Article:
|UCLA||2 years required; 3 recommended|
|University of Illinois||2 years|
|University of Michigan||2 years required; 4 recommended|
|Williams College||4 years recommeneded|
Keep in mind that 2 years truly is a minimum, and you will be a stronger applicant at places like MIT and the University of Illinois if you take three or four years. Also, it’s important to understand what a “year” means in the context of college admissions. If you began a language in 7th grade, typically 7th and 8th grade will count as a single year, and they should show up on your high school transcript as a unit of a foreign language.
If you take a true college class at a college, a single semester of a language will typically be the equivalent of a year of high school language (and those credits are likely to transfer to your college). If you take a dual enrollment class through a collaboration between your high school and a college, those classes are often a single-semester college class spread out over the course of a full year of high school.
Strategies if Your High School Doesn’t Offer Adequate Language Classes
If you’re a high achiever and want to graduate from high school with three or four years of language classes but your high school offers only introductory-level classes, you still have options.
First of all, when colleges evaluate your high school academic record, they want to see that you have taken the most challenging classes available to you. They recognize the significant disparity between schools. If upper-level and AP language classes simply aren’t an option at your school, colleges shouldn’t penalize you for not taking classes that don’t exist.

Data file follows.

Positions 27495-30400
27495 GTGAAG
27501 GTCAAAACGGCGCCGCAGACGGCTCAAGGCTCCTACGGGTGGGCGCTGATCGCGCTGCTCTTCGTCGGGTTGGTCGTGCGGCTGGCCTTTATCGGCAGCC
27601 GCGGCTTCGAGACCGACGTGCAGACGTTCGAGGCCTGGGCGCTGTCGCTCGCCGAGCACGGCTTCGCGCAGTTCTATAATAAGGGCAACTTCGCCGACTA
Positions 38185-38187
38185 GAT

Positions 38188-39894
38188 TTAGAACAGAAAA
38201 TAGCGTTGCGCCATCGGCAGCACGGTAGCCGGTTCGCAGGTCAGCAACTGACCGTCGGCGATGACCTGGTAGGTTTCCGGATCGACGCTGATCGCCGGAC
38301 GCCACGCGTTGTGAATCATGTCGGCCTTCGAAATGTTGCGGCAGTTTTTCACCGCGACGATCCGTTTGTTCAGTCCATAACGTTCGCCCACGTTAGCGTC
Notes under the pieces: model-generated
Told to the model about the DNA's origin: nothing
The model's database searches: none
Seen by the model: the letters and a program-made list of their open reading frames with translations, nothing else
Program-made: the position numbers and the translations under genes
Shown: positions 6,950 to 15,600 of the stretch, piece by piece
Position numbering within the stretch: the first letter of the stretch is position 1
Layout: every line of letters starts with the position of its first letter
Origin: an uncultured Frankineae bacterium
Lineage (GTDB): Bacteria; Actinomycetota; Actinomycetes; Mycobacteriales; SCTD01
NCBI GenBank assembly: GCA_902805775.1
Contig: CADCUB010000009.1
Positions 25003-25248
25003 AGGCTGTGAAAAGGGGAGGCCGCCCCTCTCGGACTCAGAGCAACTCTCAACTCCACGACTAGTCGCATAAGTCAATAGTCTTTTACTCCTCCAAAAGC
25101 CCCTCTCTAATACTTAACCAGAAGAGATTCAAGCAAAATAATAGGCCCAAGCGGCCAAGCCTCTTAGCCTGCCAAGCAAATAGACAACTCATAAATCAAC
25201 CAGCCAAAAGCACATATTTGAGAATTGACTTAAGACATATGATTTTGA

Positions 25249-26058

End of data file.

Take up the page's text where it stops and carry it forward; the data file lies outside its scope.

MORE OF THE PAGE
That said, colleges want to enroll students who are well prepared for college, for these students are much more likely to persist and succeed if admitted. The reality is that some high schools do a much better job at college preparation than others. If you’re at a school that struggles to deliver anything beyond remedial education, your best bet may be to take matters into your own hands. Talk to your guidance counselor to see what opportunities exist in your region. Typical options include
- Taking language classes at a local community college. You are likely to find evening or weekend courses that work with your high school schedule, or you may be able to take an early morning or late afternoon college class during a high school class period.
- Taking online language classes. If there is no college in your area, you can find many options for online college language classes. You may even be able to get high school credit for an online college course. Ideally, you’ll want a course that includes audio or video conferencing so that you can develop the listening and conversational skills that are so important to language learning. Be forewarned that many colleges will not transfer language credits earned online.
- Self-studying to take an AP language exam. There are lots of programs out there such as Rosetta Stone, Rocket Languages, and Babbel that can help you learn speaking, reading, and writing skills. An AP study guide can help guide your self-study so that you are targeting material that is likely to be on the exam. Travel that immerses you in a foreign language can also be extremely beneficial. Ideally, you’d want to take the AP exam your junior year so that you’ll have the score in hand when you apply to colleges. Earning a 4 or 5 on the exam (and perhaps a 3) is a convincing way to demonstrate your language knowledge. Note that this option is only good for self-motivated students.